This episodes provides a condensed overview of Julia’s main syntax and features.
Preparing for a workshop
To prepare for a workshop where this material is taught, please first install Julia as described in Setup, and then go through the overview below and experiment with it either in the Julia REPL, a Jupyter or Pluto notebook, or in VSCode (refer to Setup for installation and configuration instructions).
As an alternative to going through this page, you can also watch this video which covers “a 300 page book on Julia in one hour”.
If you are coming from MATLAB, R, Python, C/C++ or Common Lisp, you should also have a look at this page which lists the respective differences in Julia.
We can write Julia code in various ways:
REPL (read-evaluate-print-loop). Start it by typing
julia(or the full path of your Julia executable) on your command line. The REPL has four modes:
Julian mode - default mode where prompt starts with
julia>. Here you enter Julia expressions and see output.
?to go to Help mode where prompt starts with
help?>. Julia will print help/documentation on anything you enter.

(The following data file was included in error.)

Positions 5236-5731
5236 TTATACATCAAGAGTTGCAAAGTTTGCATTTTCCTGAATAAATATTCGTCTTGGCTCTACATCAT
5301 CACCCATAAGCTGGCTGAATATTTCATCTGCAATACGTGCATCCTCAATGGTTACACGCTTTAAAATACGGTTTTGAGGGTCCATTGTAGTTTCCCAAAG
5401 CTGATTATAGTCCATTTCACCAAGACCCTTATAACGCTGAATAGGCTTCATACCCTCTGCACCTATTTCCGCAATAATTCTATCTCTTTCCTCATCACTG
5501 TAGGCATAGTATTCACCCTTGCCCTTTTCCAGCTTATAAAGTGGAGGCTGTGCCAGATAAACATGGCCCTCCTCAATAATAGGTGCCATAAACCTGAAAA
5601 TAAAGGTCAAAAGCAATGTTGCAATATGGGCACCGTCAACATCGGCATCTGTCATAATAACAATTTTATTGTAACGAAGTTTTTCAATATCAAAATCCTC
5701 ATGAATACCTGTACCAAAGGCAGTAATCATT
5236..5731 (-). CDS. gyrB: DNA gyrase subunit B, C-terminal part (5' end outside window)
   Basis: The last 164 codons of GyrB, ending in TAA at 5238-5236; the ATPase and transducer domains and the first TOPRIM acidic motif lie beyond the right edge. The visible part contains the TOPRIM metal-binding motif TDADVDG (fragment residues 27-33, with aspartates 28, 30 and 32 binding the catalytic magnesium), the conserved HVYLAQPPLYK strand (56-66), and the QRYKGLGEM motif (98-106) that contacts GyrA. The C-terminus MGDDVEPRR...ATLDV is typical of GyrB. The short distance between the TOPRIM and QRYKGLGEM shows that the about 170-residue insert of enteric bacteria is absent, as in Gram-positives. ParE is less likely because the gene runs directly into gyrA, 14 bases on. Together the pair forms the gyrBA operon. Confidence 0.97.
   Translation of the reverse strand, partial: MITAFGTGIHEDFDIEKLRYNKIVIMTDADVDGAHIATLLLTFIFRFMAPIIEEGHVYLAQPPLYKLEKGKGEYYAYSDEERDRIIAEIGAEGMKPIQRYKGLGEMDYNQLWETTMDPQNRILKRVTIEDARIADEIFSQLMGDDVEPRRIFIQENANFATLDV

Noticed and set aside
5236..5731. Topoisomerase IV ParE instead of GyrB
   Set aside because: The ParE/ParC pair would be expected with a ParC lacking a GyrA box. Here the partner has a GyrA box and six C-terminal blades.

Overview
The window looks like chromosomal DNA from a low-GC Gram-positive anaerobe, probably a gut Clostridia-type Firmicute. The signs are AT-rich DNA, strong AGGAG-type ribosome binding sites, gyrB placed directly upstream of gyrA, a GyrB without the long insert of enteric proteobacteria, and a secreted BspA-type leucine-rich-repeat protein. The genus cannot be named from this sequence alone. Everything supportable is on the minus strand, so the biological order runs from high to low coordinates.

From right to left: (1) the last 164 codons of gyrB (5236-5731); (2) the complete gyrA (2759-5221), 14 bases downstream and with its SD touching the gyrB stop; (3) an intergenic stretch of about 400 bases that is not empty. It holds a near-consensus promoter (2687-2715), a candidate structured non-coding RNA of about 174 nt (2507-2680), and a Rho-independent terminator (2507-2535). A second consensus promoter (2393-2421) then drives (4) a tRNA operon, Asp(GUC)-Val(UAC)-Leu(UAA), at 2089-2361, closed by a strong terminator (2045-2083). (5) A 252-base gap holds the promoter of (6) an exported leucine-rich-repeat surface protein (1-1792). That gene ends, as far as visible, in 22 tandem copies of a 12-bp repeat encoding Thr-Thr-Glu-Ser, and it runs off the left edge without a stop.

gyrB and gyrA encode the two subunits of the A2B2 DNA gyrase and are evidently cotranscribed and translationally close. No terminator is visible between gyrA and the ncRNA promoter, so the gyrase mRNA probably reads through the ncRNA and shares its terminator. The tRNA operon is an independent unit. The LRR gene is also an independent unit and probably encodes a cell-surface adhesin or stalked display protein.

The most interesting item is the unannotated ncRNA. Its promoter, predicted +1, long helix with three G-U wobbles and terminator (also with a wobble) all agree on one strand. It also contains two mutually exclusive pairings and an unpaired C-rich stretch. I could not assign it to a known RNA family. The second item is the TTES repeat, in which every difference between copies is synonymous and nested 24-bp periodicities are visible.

;to go to Shell mode where prompt starts with
shell>. You can type any shell commands as you would from terminal.
]to go to Package mode where prompt starts with
(@v1.5) pkg>(if you have Julia version 1.5). Here you can add packages with
add, update packages with
updateetc. To see all options type
To exit any non-Julian mode, hit Backspace key.
Jupyter: Jupyter notebooks are familiar to many Python and R users.
Pluto.jl: Pluto offers a similar notebook experience to Jupyter, but in contrast to Jupyter Pluto understands global references between cells, and reactively re-evaluates cells affected by a code change.
Visual Studio Code (VSCode):
a full-fledged Integrated Development Environment which is very useful for larger codebases. Extensions are needed to activate Julia inside VSCode, see the official documentation for instructions.
A text editor like nano, emacs, vim, etc., followed by running your code with
Example syntax and its result/meaning
Indexing and slicing
Inspecting array properties
Loops and conditionals
for loops iterate over iterables, including types like
for i in [1,2,3,4,5] println("i = $i") end
for (k, v) in Dict("A" => 1, "B" => 2, "C" => 3) println("$k is $v") end
for (i, j) in ([1, 2, 3], ("a", "b", "c")) println("$i $j") end
Conditionals work like in other languages.
if x > 5 println("x > 5") elseif x < 5 # optional elseif println("x < 5") else # optional else println("x = 5") end
The ternary operator exists in Julia:
a ? b : c
The meaning is [condition] ? [execute if true] : [execute if false].
n = 0 while n < 10 n += 1 println(n) end
Working with files
Obtain a file handle to start reading from file, and then close it:
f = open("myfile.txt") # work with file... close(f)
The recommended way to work with files is to use a do-block. At the end of the do-block the file will be closed automatically:
open("myfile.txt") do f # read from file lines = readlines(f) println(lines) end